The Innovative Spirit Renwick Renewed

The Renwick’s Curator-in-Charge On What It Means to Open Ourselves to Wonder

Before the renovation, Nicholas Bell asked nine artists to tour the building and think deeply about public spaces dedicated to art

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Nicholas Bell, curator-in-charge at the Renwick Gallery of the Smithsonian American Art Museum, has been at the museum since 2009. He has curated exhibitions on baskets and on wood—craft as it is traditionally conceived—as well as on contemporary craft (the museum’s 2012 exhibition, “40 under 40: Craft Futures”). He stresses the importance of materials and of the idea of “making.” His passion for the museum, its renovation and reopening on November 13, and the inaugural “Wonder” exhibition were evident when we spoke with him.

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First off, can you tell us why you choose the evocative word “wonder” as the title of the Renwick Gallery’s inaugural exhibition? In the catalog, you talk about how the idea of wonder is “now ever so quickly followed by knowing.”

A lot of us think of “wonder” as bit childlike. Which is a shame. There’s a lot of value in coming into contact with things you don’t understand—things that are extraordinary, that are beyond our everyday life.

In the New York Times recently, art critic Holland Cotter wrote about museums as “powerful history-editing machines”? Does that apply to the Renwick?

We are opening this building as an art museum for the third time in three different centuries. As a culture and as a society we make choices—we may foreground other priorities. Although the building was commissioned as an art museum, it was pressed into service as a military supply center before it was ever actually used as a museum. This serves to remind us that we make choices as a people. Sometimes we choose against the arts, and sometimes we choose for them. The words above the Renwick’s door, chiseled in stone, are “dedicated to art.”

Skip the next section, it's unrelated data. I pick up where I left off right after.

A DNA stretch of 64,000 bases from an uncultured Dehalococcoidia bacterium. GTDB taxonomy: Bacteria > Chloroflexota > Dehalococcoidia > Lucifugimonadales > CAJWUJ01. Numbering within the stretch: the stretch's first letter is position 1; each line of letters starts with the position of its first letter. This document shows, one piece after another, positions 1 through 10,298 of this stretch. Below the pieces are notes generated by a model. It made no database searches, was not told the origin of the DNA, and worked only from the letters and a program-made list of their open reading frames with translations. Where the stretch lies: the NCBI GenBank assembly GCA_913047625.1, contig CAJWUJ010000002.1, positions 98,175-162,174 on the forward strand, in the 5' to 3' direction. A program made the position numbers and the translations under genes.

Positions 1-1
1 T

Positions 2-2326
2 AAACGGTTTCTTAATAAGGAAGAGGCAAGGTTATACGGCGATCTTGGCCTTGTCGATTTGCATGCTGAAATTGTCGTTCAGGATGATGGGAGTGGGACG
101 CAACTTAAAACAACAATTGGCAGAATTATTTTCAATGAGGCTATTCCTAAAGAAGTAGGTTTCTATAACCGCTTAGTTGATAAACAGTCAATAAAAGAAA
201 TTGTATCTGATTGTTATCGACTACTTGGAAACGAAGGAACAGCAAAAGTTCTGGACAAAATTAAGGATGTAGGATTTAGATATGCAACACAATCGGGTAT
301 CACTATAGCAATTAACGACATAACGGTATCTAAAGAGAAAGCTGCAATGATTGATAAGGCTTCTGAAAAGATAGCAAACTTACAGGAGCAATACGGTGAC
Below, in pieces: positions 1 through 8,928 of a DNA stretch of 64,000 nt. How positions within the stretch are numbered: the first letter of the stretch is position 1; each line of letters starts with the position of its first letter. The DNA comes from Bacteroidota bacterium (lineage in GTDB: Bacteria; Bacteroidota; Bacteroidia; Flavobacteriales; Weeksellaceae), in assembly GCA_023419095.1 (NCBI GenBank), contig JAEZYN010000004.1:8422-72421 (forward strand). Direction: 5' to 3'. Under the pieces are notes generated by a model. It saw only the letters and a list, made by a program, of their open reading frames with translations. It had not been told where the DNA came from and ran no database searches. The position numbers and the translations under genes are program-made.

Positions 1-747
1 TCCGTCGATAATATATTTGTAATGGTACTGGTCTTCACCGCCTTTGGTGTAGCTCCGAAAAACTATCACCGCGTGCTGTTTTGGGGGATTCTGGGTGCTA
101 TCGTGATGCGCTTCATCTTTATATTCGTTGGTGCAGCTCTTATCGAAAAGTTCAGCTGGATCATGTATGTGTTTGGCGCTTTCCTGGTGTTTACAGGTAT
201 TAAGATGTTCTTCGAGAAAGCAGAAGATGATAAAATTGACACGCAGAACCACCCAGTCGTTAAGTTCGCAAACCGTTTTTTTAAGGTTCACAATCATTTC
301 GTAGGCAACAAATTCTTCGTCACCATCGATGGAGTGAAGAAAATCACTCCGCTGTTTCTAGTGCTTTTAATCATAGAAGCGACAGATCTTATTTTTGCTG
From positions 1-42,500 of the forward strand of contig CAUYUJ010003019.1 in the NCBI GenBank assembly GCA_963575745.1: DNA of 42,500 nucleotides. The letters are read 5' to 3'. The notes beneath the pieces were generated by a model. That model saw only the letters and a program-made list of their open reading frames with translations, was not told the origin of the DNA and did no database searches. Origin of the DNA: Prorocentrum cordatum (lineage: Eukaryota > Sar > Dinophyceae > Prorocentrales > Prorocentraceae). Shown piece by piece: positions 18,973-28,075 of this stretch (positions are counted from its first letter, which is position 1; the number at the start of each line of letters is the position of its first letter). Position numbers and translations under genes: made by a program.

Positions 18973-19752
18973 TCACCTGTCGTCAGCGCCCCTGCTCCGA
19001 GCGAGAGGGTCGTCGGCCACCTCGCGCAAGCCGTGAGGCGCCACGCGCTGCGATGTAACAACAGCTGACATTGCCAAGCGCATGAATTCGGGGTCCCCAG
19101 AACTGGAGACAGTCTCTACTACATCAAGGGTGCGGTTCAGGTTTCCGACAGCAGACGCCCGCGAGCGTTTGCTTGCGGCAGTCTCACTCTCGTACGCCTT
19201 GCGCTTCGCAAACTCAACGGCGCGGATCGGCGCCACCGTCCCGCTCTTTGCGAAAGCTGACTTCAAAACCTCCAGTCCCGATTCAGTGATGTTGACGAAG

In a sense the “Wonder” show is about the building as an important space to come and experience something. What seems most important to experience is wonder. We need public places where we can open ourselves to wonder.

You write that your goal was to create an “immersive hall of wonders.” “Immersive” is a key term right now—in movies, 3D is growing in popularity, and in theater, it’s not enough for an audience to simply sit and observe action on a stage. And “hall of wonders” speaks of the sideshow or carnival, places that make a clear bid for our attention.

It’s ironic—so much of our attention is focused on such a small space in our lives. We are a screen-bound culture. I have three children under five. They have made me hyper aware of how important it is to pay attention to your immediate surroundings. Small children are eyes wide open. No filters. They want to know about everything. They have re-taught me how to pay attention. The museum can do this for us like a child can.

One of the reasons I honed in on the nine artists in this exhibition is that they make things that are very large. Their work makes you intensely self-aware. If we go to a museum and see things that are small, on pedestals—clay and glass, lots of vessels—it’s all wonderful, but it doesn’t necessarily make you as aware of your surroundings. But if you walk into a gallery and see a tower of index cards that’s 13 feet tall, as you do with Tara Donovan’s work, you almost shrink in relation. You think quite viscerally about where you are.

As important and as critical as are efforts like digitization, there is just no real substitute for experiencing the artwork in person. I really relish watching visitors walk into each successive gallery. They quite literally rock back on their heels—eyes widening, jaws dropping. There’s a physiological element to encountering these art works.

This is why we must have public spaces to go to. This is why this building has to be here.